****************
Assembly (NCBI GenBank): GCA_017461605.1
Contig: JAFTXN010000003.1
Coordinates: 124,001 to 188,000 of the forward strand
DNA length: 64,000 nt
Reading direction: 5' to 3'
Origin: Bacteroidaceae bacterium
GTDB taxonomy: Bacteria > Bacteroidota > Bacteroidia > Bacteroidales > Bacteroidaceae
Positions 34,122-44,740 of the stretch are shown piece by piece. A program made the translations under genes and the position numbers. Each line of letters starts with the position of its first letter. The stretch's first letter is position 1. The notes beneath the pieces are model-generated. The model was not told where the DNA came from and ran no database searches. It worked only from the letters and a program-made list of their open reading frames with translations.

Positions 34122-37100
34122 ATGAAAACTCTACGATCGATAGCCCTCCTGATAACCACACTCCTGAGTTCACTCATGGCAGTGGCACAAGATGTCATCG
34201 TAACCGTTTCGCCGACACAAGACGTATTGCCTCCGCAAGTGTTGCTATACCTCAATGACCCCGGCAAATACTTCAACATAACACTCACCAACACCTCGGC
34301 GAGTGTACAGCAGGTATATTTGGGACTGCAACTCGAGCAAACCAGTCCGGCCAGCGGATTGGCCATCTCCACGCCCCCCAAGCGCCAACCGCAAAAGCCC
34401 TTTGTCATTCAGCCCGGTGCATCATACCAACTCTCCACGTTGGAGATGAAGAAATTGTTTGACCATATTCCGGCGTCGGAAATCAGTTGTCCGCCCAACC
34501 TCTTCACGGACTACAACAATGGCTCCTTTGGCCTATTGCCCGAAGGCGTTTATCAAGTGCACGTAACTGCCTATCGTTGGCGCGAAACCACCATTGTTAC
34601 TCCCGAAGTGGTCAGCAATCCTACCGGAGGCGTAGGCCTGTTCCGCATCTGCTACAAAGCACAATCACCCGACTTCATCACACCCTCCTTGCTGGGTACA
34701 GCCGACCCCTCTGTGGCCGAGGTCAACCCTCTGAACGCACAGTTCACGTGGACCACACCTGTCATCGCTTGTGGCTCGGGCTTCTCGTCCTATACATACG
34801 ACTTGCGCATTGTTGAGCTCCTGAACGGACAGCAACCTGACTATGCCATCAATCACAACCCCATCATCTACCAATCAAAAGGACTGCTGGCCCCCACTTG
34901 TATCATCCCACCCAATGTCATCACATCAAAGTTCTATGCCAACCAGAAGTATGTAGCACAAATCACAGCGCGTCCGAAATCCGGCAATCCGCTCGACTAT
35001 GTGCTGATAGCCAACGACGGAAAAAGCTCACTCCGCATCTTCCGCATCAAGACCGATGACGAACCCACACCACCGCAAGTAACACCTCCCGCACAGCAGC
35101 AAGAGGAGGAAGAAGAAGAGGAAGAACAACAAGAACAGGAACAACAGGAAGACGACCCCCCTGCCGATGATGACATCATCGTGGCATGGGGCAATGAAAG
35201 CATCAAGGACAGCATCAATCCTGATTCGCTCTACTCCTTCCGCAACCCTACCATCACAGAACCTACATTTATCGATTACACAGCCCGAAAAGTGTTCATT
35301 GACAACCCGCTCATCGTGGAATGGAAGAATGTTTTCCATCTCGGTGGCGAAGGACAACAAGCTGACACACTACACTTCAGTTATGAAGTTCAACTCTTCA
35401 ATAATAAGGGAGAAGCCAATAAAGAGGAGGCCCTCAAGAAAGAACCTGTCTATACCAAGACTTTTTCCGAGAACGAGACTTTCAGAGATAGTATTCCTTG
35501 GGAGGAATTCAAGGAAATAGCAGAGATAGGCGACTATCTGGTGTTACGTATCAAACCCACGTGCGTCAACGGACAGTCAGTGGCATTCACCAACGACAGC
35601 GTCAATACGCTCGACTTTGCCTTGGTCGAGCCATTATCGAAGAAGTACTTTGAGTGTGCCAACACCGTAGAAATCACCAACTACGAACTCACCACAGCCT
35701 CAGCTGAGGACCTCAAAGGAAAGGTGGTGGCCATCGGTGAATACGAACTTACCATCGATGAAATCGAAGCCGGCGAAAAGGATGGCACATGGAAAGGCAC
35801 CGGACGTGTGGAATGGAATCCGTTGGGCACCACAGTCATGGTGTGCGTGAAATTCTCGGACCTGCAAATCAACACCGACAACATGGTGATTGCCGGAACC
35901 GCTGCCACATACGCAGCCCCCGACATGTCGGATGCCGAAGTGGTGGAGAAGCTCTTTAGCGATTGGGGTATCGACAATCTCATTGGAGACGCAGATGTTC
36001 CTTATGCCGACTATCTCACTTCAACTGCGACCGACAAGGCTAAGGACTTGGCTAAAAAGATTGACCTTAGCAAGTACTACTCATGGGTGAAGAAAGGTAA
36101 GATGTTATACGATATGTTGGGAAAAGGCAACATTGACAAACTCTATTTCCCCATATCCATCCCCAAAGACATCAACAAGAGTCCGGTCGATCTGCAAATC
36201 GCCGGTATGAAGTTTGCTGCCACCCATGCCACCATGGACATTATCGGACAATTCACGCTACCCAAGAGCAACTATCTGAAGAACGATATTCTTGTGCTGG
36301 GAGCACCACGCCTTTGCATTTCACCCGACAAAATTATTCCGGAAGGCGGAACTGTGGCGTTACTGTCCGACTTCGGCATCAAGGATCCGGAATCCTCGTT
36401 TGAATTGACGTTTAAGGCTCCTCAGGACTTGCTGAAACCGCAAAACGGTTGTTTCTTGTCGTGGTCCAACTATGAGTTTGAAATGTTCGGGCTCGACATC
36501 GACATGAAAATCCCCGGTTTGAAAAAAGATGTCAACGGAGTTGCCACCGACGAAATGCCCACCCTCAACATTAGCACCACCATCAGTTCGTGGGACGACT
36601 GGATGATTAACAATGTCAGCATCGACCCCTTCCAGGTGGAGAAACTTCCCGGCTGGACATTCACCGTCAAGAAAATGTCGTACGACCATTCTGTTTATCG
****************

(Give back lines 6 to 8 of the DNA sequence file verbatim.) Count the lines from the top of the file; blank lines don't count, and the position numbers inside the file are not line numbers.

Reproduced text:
Origin: Bacteroidaceae bacterium
GTDB taxonomy: Bacteria > Bacteroidota > Bacteroidia > Bacteroidales > Bacteroidaceae
Positions 34,122-44,740 of the stretch are shown piece by piece. A program made the translations under genes and the position numbers. Each line of letters starts with the position of its first letter. The stretch's first letter is position 1. The notes beneath the pieces are model-generated. The model was not told where the DNA came from and ran no database searches. It worked only from the letters and a program-made list of their open reading frames with translations.